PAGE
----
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Centuries old Kerala Dance Forms are noted for the variety, youthfulness and charm. Some Kerala dance forms like Kathakali is world renowned, and a dance form Koodiyattom is recognized by UNESCO as human heritage art. All Kerala dance forms and dance forms of India are based on the instructions of ‘NatyaSastra’, the science of acting, which can be attributed to Sire Bharata who lived some 20 centuries ago. He described ‘navarasangal’ or the nine emotions viz. Sringaram (Love and seduction), Roudram (Aggressive), Hasyam (Humorous), Bhayanakam (Frightening), Veeram (Courage), Karuna (Compassion), Adbhutam (Wonder) and Shantam (Peace). Kerala dance forms seem to draw a narrow line between male and female performers.

The main dance forms of Kerala are:

Kathakali: This is divine dance form of Kerala, noted for the minute expression of emotions and colorful costumes. Kathakali is considered the art of Gods, and epical episodes are performed as a play. In earlier times it took many days for the completion of a play. Expression of emotions and narration is based on ‘Mudras’ or hand signals, and facial expression of navarasa, the nine emotions. Traditionally only men performed this Kerala dance form and they dressed like women for female characters usually Goddesses.

The costumes are heavy and it almost takes a full day to complete the make-up process. Characteristic masks, crowns and attire more than double the size of the performer.

Mohiniyattom: This Kerala dance form literally means the dance of an enchantress. Mohini means the women who tempts and Aattom means dance. Attired with white or ivory dress with golden borders, the dancer takes a majestic look. Mohiniyattom is noted for the slow movements and highly emotive eye gestures. The origin of Mohiniyattom is attributed to Lord Vishnu, who impersonated as Mohini (an enchanting woman) to seduce Asuras and take back Amrit, the medicine that gives immortality from them.

Mohiniyattom was performed in Kerala temples and palaces of Kerala.

Koothu (Chakyar Koothu): This Kerala dance form is performed only in selected place called Koothambalam associated with Kerala temples. Koothu in Malayalam means dance. Only members of the ‘Chakyar’ caste perform this.

Koodiyattam: This dance form of Kerala is the oldest of its kind and was evolved in the seventh century AD. It is an offering to deity. Mythological themes are played.

Theyyam: There are more than 300 variations for this Kerala dance form, which is characterized by the praising of Goddess for her victory over evil forces. Female roles are also handled by men, who wear colorful ritual attire for performing this temple dance form. The headgear and attire are both colorful and attractive.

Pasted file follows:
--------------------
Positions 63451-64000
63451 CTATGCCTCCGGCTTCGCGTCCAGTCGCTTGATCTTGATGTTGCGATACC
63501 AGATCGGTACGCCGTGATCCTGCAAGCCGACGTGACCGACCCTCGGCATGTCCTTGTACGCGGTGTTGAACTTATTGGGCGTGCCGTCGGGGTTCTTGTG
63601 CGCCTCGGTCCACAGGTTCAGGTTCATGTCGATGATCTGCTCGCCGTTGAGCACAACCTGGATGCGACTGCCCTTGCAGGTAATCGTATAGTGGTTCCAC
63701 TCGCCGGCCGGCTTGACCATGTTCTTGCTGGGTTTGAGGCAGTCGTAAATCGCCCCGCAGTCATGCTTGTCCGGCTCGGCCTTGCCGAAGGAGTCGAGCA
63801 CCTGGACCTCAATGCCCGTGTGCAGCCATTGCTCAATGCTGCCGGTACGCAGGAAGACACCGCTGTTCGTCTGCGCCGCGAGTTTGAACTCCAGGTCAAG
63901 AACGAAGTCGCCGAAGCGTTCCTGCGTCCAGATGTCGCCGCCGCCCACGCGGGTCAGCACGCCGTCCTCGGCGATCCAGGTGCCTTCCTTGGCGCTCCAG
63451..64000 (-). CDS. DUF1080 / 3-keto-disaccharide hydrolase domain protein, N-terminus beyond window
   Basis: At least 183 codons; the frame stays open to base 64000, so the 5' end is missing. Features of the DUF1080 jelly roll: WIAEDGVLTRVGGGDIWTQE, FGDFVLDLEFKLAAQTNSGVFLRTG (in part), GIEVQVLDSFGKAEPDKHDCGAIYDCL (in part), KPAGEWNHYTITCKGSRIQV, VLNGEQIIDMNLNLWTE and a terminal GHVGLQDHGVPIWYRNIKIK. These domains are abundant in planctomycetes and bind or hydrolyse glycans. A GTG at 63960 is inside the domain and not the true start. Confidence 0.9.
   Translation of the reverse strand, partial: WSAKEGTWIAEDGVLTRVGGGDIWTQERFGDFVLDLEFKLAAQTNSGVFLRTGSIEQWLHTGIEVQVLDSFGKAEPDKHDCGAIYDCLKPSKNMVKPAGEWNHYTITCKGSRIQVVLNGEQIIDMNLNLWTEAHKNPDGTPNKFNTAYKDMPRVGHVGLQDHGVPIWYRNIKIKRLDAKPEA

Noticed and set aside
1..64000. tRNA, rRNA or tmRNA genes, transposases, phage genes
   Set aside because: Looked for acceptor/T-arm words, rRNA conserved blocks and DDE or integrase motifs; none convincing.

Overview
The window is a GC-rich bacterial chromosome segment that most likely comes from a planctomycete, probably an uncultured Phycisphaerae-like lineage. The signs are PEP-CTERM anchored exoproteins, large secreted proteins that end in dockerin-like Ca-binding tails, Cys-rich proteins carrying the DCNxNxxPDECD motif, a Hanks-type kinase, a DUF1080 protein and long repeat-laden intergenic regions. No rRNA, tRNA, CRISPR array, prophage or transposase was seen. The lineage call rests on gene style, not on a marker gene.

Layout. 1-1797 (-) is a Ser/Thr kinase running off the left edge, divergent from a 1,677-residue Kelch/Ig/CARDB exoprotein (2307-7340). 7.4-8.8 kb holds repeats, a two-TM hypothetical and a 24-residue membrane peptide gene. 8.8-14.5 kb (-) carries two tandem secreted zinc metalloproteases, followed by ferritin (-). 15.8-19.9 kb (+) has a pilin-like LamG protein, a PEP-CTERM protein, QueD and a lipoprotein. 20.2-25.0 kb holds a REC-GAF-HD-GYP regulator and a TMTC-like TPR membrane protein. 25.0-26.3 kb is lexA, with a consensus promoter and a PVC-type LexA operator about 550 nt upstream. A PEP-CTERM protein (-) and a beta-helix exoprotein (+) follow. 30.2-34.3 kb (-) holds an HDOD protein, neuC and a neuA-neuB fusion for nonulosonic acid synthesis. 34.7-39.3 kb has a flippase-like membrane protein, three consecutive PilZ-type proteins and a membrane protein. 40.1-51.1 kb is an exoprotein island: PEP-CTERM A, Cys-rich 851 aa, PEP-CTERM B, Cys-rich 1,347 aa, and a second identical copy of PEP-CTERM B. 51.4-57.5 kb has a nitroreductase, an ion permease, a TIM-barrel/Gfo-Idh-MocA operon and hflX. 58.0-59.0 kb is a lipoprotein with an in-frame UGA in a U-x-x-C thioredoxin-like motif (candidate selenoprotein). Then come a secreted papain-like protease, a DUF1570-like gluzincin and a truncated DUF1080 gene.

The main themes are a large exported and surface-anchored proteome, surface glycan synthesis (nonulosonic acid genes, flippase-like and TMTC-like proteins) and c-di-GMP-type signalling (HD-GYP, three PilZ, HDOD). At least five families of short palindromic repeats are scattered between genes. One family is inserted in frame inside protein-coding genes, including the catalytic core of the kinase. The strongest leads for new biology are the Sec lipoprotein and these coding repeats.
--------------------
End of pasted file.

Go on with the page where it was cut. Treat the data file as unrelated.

Thiruvathira or ThiruvathiraKali. This is a dance performed by women on Thiruvathira day of the Malayalam month, Dhanu. Eight to 12 women of any age circles around a ‘nilavilakku’, a traditional oil lamp with many wicks, for Thiruvathira Dancing. It is believed to bring blessings to their family life.

The Myth Behind this unique Kerala Dance Form:

Rathi Devi, Goddess of love regained the life of Kamadeva, the God of Love who was charred to ashes by the fearsome anger of Lord Shiva. Rathi Devi successfully made a case with Lord Shiva to give Kamadeva his life. Thus ThiruvathiraKali represents the fidelity of marital relation and determination of female soul.

Oppana: This dance form is the peculiarity of Malabar Muslim weddings in Kerala. On the wedding day eve, friends and relatives (mainly young maidens) throng around the bride, clapping their hands and dancing to some nice music. The songs are usually called as Mappilappattu. Through the songs, the young women tease the bride and bless her for the happiness in her new life. Oppana is a performed as a stage item also.

Kolkali: This Kerala dance form belongs to the agrarian classes. Kolkali literally means playing with stick. Men bear short sticks on each hand. The dancers harmoniously move around in circles, form different combinations, dance and rhythmically strike two short sticks. This is an exclusive item for men.

Krishnanattom : Krishnanattom is almost an extinct dance form of Kerala. One dance is completed over eight days, and is characterized by rich colors, big masks, and thick facial make-ups. Krishanattom as the name suggests is the play on the life of Lord Sri Krishna. Krishnattom resembles Kathakali.

Source by Dev Sri


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